Chancellor confirms alcohol tax rise in Pre Budget Report

By Emma Eversham

- Last updated on GMT

Related tags: Value added tax, Tax, Chancellor

Alistair Darling ignored pleas to  stop alcohol tax increasing
Alistair Darling ignored pleas to stop alcohol tax increasing
The Chancellor confirms that alcohol tax increases will remain in place after announcing in his Pre Budget Report that the VAT rate will return to 17.5 per cent in January

The Chancellor has confirmed that alcohol tax increases will remain in place next year despite calls for them to be rescinded​ once VAT rates return to 17.5 per cent.

The rise, confirmed in yesterday's Pre Budget Report (PBR), will add an estimated 6p to a pint of beer and will mean that since last year's budget, licensed pubs, restaurants and hotels will have seen excise duty rise by 20 per cent on wine and 16 per cent on spirits.

Jeremy Beadles, chief executive of the Wine & Spirit Association said although the VAT rate was temporarily dropped to 15 per cent last year, excise duty was increased by 8 per cent for wine and 4 per cent for spirits, meaning those selling alcohol could not take advantage of the lower rates.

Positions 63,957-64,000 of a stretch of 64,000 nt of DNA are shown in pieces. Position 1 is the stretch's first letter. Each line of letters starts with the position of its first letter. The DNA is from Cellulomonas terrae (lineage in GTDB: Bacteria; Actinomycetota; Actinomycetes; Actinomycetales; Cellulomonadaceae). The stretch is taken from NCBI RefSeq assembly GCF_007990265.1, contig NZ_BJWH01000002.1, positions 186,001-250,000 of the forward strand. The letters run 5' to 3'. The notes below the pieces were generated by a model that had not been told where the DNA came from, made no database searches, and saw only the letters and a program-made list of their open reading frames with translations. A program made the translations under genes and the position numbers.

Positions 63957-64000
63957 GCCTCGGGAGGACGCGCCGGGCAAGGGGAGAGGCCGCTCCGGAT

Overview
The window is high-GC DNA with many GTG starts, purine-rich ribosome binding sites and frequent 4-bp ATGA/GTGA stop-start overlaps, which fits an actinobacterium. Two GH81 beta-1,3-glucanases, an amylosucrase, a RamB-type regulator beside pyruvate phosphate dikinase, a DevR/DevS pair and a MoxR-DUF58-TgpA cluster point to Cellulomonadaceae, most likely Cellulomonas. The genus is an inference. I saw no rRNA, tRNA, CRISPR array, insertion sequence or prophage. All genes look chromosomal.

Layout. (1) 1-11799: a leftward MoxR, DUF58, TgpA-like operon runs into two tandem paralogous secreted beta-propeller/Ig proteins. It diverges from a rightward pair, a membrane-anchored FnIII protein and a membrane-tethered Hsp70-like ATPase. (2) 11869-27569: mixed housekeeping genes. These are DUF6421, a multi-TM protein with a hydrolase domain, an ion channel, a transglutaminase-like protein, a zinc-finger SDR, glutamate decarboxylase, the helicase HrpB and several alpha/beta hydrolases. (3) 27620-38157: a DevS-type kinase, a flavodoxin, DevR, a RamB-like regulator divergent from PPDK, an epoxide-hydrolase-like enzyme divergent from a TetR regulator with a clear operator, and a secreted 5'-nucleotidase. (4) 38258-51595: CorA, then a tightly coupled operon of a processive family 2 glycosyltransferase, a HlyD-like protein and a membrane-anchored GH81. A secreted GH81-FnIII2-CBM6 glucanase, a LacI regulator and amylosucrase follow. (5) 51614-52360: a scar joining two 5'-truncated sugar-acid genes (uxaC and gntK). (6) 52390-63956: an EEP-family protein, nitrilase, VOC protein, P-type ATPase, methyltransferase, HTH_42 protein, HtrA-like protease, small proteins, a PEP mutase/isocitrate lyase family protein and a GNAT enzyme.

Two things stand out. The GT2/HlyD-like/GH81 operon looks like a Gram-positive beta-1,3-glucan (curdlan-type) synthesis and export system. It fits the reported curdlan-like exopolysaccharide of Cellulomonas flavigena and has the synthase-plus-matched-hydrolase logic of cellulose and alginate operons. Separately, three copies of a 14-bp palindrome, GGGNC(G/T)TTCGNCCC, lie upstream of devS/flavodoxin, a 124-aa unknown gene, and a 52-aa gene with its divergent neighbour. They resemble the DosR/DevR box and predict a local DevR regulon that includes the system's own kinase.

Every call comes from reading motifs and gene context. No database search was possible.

"[The Chancellor's] confirmation that these tax increases will remain in place is disappointing for the trade and the millions of British consumers they serve, though sadly it is not surprising given the state of public finances," he said.

'Stealth tax'

British Beer & Pub Association chief executive Brigid Simmonds said the government had ignored calls to help struggling pubs with a duty cut. "Beer tax already accounts for around a third of the price of a pint and these increases will put yet more pressures on hard pressed pubs and consumers," she said.

"Since the Budget of 2008, our tax bill has gone up by £600 million during one of the deepest and longest recessions in living memory. "Taken together, this amounts to a stealth tax on brewers, pubs and their customers. It is time for government action to support the economic, community and social value of pubs.”

UK hoteliers, hoping for a drop in the VAT rate to 5 per cent for the sector to help them compete with their European counterparts​, were also ignored in the PBR.

Related topics: Business & Legislation


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